Quality Vs. Quantity
  • Maggie Franklin
  • December 17, 2010

Just to finish (as if I'll EVER finish this subject!) my thoughts about the ludicrous-osity (it's a word now!) of the way our schooling and licensing works, not only does the cosmetology program in California only require 50 hours of training on nails while we are currently at 400 hours for a manicuring license, but they keep adding more hours to the manicuring course, but not to the cosmetology course.

When I went through beauty school in 1992, my course was 350 hours. Now it's 400 hours. Soon, I understand, California will require 500 hours for a manicuring course.

But how does our regulatory agency (California Board of Barbering and Cosmetology) figure that more hours will equate to more qualified licensees? What are they doing to improve the curriculum? Just keeping students in school longer does not mean they are  learning more. It means the schools can charge more for the course. That doesn't help anybody but the schools.

You know what would help? Letting NAIL PROFESSIONALS teach future nail professionals. Seriously. California requires instructors to have a cosmetology license. So, generally speaking, the people teaching the nail courses in our schools are NOT people who spent their days in the salon doing nails for a living. They are — for the most part — people who have completed the 50 hours of training in nail technology that their COSMETOLOGY license required of them.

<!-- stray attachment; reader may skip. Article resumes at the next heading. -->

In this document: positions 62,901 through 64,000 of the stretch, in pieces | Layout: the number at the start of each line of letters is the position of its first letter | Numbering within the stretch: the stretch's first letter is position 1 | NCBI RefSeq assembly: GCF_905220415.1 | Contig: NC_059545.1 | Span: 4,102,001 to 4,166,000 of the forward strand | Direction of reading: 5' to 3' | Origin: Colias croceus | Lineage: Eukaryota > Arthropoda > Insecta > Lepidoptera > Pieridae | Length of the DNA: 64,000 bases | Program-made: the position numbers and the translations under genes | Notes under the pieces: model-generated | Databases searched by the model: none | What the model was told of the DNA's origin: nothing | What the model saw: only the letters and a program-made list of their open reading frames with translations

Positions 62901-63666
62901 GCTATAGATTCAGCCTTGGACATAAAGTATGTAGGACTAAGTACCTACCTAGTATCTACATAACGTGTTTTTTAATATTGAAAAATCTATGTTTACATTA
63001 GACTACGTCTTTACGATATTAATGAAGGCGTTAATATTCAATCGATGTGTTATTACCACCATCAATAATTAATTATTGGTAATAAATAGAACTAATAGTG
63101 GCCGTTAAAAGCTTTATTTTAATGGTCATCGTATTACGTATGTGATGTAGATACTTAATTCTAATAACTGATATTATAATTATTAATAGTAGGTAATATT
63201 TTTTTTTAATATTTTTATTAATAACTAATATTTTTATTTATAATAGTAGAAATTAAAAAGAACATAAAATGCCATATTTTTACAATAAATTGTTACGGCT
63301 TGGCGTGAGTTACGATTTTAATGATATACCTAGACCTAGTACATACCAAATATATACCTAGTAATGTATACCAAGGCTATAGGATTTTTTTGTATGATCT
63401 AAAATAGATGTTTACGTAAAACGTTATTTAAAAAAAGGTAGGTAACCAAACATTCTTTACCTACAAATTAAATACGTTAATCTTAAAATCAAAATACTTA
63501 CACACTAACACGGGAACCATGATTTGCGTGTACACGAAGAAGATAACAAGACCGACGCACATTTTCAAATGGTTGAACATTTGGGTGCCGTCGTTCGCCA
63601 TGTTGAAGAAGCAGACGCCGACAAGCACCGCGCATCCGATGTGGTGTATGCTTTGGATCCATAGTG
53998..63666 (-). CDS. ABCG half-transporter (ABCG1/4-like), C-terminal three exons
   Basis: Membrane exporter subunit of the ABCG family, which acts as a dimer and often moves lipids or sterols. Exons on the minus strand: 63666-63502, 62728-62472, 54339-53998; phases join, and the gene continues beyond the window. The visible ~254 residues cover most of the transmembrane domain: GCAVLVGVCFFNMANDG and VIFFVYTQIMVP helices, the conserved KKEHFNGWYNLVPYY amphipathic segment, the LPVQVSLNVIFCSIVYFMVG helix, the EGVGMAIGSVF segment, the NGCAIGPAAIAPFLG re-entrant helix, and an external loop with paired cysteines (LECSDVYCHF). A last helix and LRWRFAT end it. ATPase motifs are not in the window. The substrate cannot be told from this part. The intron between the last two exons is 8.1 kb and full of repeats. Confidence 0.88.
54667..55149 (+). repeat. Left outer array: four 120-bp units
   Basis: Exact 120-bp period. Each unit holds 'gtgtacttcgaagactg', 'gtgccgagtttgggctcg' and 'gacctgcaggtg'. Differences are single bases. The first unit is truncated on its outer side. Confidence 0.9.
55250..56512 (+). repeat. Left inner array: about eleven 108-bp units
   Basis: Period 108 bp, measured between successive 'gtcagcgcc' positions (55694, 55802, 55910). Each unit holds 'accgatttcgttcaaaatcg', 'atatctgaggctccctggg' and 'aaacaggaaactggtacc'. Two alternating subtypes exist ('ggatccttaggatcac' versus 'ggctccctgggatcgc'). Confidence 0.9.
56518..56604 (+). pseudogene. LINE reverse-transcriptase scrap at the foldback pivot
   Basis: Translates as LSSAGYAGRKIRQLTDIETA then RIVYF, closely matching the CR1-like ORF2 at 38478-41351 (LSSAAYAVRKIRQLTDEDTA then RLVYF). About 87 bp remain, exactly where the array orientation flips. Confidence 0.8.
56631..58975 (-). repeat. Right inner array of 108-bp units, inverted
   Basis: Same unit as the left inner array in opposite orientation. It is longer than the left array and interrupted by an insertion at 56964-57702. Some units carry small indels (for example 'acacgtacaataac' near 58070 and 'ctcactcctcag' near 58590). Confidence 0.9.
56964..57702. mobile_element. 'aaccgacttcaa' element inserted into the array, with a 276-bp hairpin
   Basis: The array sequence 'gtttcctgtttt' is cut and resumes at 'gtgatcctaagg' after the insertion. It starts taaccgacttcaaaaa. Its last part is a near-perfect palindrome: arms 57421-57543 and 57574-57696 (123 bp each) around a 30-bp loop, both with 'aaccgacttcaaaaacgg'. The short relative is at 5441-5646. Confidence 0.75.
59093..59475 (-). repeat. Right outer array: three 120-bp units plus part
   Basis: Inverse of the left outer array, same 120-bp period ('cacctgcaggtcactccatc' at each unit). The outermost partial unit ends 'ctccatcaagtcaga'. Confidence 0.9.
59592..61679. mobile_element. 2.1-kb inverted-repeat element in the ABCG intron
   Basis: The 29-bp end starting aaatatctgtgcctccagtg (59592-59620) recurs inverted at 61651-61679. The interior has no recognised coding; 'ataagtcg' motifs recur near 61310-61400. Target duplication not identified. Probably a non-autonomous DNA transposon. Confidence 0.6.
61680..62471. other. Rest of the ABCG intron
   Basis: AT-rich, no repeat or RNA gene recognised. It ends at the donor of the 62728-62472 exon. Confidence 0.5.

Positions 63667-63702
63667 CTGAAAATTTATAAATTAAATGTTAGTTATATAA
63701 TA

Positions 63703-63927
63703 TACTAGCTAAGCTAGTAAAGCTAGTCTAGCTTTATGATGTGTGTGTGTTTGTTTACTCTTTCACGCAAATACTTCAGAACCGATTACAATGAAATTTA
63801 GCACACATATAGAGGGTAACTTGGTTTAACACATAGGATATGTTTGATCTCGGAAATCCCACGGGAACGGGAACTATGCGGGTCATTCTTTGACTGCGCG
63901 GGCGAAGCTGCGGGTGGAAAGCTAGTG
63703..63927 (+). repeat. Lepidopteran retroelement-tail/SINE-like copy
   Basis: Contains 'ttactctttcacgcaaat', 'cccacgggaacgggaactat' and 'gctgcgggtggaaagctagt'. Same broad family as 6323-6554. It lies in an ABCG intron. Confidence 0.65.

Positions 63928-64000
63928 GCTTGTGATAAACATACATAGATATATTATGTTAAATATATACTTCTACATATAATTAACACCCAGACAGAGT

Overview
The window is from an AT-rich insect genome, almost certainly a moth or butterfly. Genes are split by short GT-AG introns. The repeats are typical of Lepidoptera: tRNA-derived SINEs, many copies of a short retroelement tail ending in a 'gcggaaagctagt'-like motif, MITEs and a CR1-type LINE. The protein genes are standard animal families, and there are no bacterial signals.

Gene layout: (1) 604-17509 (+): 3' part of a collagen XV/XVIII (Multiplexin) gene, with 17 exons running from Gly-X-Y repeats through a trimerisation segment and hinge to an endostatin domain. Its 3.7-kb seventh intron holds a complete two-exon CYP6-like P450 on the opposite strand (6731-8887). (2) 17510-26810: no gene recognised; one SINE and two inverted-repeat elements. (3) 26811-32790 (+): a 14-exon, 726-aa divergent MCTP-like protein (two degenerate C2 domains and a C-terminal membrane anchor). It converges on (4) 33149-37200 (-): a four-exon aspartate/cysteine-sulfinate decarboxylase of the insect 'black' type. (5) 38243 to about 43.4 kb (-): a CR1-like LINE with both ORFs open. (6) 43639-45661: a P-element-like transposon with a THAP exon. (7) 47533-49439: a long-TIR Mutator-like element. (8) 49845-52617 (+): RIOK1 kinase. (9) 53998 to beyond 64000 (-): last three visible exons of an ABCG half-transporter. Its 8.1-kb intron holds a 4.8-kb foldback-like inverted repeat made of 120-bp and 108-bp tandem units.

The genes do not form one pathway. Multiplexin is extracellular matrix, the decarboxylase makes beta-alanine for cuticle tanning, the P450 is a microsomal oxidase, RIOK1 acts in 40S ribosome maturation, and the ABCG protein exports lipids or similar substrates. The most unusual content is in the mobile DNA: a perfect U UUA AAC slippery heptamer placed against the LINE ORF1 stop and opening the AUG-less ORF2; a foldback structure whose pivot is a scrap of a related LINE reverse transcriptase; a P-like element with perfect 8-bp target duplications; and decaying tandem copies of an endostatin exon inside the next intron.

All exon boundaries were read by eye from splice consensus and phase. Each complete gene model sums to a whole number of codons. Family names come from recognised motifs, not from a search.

Wow. [Shaking head like I'm pretending that it all makes sense.] Just ... wow.

The State Board here in California is part of the Department of Consumer Affairs. Theoretically, the Board exists solely as a means of ensuring the safety and well-being of the consumer. Bearing in mind that the Board's primary job is to regulate the industry with regards to public safety, I can totally shrug off the painfully obvious fact that neither our regulatory agency's nor our various beauty schools' focus is on turning out knowledgeable, skilled professionals. They don't care if you're good at doing nails. They care that you aren't putting your clients in danger. And — as much as I'd like to see a conscientious academy step up to fill that gap — I'm OK with that. I believe in competition and I don't think it's the government's job to protect consumers from ugly nails or nails that "pop off" after three days. It is their job to make sure that we understand the basics of safety and sanitation and what products we are using and how they work and why none of those products should contain MMA. So explain to me why there are so many legally licensed "professionals" working in the field today who don’t understand those basics?

Oh, I don't know  — maybe because the instructors don't even know that themselves?

More hours in school isn't going to solve the industry's problems. It won't make the states' headaches go away, because we don't need more hours of education, we need better education.

Now then, my state assemblywoman's office is directly above me, and my U.S. Congressman's office is directly below me. Maybe it's time for me to stop ranting into the din of the Internet and brave the haunted elevator and meet the neighbors.

 

Keywords:   nail tech issues  



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